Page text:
I see Anonymous's (?) point but I think a distinction has to be made between the early stages of dating and serious commitment, ie engagement or marriage.

At the beginning I think it is important for other people to know what's going on, because if you're getting involved with someone manipulative or emotionally unhealthy in some way, often friends and family are the first to warn you before it goes too far.

But I think Seraphic is talking about people who are in serious relationships and revealing the very private personal information of another without good cause, which is certainly not very nice.

Seraphic said...

Hmm. I allowed Anonymous comments for just that one post!

But, yes, I did mean truly personal stuff. As you see, I gave the love-struck a pass. It is okay, and indeed a good idea, and enjoyable, to tell your best pals who he is, and where you met him, and what he said at the party, and if you think he might ask you for a coffee, and how coffee went, and what you did and what he gave you for Valentine's Day.

Beyond that though, you're talking best friend, and not girl-talk, territory. I keep thinking about a rather tasteless moment on an Edinburgh bus where the English girl behind me finished her litany of what she and her boyfriend did for Valentine's Day with "And then we had a little shag." I so did not need to hear that, and I bet her pal didn't either.

c'est la vie said...

Ugh.Definitely TMI.

Although not as bad, I also find it TMI when people with whom you are not especially close insist on giving detailed and gory descriptions of their own or their nearest and dearest's latest medical procedure. So much for asking, "How are you."

A little discretion goes a long way...

isobel said...

I too dated a man who shared personal information about me with his friends while we were dating, so I can now basically assume that any personal detail about me is public domain among his circle, since we have broken up. Ugh. Seriously cringeworthy.

I learned some of these lessons the hard way. There are two particular things I learned.

1. If I learn something unpleasant about a man I'm dating and want to just blissfully ignore it and proceed dating, rather than talk to a trusted friend about it, that is a major internal alarm-sounder for me that something's not right.

2. Like SCG's friend, I over-complained horribly to one of my best and sweetest friends about troubles I was having with the first guy I dated seriously. I was inexperienced with dating, it was a very poor match, and I felt overwhelmed, inadequate, and insecure. (did I mention it was a poor match?) She eventually pointed out that I should be having those conversations with my then-boyfriend himself instead of unloading my worries on her. I think that observation saved my friendship with her (thank God), and it opened the door to better communication not only with that guy, but every guy (even the good ones) I've dated since. It's helpful to talk to friends, but I think you also need to go to the source of the issue when necessary, because it can be very instructive.

Domestic Diva said...

I once dated a guy who was controlling and disapproving of many things I did. I had poor boundaries at the time (nothing immoral) and was very confused about the whole dynamic. Consequently, I kept putting up the stop sign when he brought up talk of marriage. I wanted to be discreet about our struggles, but one night I was out with some girlfriends who asked when we might be getting engaged. I said I wasn't sure, that I couldn't figure out why I wasn't ready to say yes, when one of them said, "Does he pressure you?" I said that he did, and they all said they could see it. It led to my describing the dynamics of our relationship and their affirming that a) they saw that too and b) I was right to be putting the brakes on the relationship. I have always been grateful for their support - all the world and my family too was saying this was such a wonderful guy and I should marry him before he got away, but these gals supported my breaking off a relationship that would have otherwise become a disastrous marriage.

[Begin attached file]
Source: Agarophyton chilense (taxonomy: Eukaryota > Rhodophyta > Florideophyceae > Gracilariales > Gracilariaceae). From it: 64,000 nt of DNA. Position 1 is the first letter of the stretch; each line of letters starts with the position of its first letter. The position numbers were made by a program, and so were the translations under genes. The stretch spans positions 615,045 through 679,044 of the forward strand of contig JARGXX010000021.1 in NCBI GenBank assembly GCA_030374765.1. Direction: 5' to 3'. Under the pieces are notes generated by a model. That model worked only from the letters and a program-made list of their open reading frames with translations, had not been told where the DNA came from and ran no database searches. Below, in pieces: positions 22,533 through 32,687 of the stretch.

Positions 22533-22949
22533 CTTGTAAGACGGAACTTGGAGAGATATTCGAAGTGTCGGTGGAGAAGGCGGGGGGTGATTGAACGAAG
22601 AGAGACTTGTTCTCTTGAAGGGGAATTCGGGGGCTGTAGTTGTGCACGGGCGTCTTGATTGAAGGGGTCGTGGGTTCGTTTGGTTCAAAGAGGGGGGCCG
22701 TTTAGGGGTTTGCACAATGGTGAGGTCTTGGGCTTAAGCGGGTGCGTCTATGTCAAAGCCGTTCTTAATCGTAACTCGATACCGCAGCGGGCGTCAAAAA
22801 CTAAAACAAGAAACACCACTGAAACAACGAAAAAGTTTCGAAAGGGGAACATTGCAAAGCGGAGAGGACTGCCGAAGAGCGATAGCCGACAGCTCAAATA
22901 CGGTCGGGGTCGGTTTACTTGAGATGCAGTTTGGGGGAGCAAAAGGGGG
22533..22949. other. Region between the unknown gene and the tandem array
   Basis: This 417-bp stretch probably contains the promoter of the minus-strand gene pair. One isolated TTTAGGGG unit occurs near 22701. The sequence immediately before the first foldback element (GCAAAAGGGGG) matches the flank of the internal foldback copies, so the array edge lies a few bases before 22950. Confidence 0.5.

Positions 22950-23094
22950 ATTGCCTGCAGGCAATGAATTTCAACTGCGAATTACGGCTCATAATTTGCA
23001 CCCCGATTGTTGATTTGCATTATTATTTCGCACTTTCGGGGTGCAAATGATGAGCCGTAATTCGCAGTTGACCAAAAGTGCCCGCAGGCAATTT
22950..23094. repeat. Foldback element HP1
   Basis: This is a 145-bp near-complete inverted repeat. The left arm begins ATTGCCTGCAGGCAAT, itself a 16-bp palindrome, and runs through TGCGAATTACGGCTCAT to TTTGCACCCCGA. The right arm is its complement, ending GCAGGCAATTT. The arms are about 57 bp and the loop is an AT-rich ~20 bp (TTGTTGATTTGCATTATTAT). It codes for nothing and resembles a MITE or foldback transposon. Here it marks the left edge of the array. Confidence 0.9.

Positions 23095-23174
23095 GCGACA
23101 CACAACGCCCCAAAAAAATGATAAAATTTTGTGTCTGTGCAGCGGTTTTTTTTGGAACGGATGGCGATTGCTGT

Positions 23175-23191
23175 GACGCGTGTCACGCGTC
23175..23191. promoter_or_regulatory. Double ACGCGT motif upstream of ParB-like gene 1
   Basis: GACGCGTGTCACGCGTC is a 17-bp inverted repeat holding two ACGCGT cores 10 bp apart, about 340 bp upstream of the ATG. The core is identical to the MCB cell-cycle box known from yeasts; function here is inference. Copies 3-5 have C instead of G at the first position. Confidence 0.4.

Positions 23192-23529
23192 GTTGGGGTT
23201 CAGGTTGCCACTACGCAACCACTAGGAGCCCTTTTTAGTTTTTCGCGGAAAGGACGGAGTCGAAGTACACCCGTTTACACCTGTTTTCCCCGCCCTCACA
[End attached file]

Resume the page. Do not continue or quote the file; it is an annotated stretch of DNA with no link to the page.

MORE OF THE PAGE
Sunnysaffer said...

I was once dating a guy who admitted he had gone out for dinner and "made out" with an old girlfriend (we had been dating exclusively for several months). My first instinct was of course to break up with him, but I said I needed some time to think things over. Cue my best friend saying to me "We are so lucky (our boyfriend's names) would never cheat on us. I nearly bit my tongue off in supressing the urge to blurt out what my boyfriend did. I didn't, we broke up and my friend (and family) still think of this ex as a wonderful guy, but that it just didn't work out. This I believe was the correct thing to do as I was not struggling to understand my situation or to make a decision and telling my friend would have been a spitrful thing to do. If I had however been unsure of what to do next, I think sharing this information with my friend would have been the right thing to do. Sorry, a very long post to make the point that context is important. What can and cannot be shared depends on the situation.

Seraphic said...

Sunny, you deserve great praise for preserving your boyfriend's reputation when you knew you would end the relationship! I can definitely imagine how tempted you must have been to spill your guts, and I hope I would have behaved as well. (Not just in not telling people in what he did, but also in breaking up with him.)